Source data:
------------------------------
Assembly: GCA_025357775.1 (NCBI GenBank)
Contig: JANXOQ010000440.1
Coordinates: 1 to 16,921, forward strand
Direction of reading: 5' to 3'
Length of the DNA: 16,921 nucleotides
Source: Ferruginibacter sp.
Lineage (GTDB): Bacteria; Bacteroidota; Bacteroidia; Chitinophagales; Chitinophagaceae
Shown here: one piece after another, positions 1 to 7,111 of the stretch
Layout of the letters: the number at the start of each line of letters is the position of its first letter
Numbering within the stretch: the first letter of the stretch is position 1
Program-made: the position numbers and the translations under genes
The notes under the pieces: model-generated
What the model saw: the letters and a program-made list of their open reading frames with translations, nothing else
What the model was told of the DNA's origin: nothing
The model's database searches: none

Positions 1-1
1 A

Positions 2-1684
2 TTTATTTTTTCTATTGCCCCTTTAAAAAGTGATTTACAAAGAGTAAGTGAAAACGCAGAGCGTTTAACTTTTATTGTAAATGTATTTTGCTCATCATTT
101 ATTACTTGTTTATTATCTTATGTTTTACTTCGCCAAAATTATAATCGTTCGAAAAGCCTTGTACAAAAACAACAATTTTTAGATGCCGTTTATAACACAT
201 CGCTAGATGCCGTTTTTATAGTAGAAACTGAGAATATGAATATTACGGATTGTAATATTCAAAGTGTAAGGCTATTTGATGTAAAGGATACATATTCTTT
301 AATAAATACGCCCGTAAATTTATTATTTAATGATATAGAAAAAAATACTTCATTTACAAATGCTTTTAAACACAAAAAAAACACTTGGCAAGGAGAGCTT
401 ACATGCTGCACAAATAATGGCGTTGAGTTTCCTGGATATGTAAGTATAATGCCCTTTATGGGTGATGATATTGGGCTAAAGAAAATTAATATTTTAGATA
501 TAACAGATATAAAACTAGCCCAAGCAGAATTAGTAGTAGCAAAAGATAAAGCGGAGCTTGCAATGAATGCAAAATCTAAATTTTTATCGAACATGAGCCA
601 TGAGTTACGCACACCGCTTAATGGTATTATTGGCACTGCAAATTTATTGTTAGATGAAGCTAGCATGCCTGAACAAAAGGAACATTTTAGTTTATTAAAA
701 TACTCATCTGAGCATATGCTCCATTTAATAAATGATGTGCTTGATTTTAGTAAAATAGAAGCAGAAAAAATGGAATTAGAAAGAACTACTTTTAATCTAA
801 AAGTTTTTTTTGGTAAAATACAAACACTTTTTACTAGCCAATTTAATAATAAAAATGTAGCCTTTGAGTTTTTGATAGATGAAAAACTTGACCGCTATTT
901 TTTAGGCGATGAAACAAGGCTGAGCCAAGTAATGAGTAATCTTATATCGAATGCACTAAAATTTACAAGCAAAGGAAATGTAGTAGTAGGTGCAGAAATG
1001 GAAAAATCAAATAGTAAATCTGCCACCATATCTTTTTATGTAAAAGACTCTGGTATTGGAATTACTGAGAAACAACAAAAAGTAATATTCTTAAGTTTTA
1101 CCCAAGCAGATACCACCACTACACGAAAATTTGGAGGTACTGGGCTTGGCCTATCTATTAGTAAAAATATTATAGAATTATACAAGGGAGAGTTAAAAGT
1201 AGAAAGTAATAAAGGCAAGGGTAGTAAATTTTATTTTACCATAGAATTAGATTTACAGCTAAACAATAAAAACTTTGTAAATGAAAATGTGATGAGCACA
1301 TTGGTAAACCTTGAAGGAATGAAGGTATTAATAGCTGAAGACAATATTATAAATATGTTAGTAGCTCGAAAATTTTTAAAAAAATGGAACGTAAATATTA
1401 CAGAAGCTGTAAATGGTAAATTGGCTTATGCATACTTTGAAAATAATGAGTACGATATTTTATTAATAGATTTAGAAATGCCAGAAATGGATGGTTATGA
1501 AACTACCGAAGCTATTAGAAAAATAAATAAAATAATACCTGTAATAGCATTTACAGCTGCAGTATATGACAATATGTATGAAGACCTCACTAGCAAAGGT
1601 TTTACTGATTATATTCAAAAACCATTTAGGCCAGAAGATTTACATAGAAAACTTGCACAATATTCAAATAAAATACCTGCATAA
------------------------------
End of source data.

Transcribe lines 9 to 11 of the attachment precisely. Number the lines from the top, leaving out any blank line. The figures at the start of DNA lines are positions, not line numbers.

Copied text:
Layout of the letters: the number at the start of each line of letters is the position of its first letter
Numbering within the stretch: the first letter of the stretch is position 1
Program-made: the position numbers and the translations under genes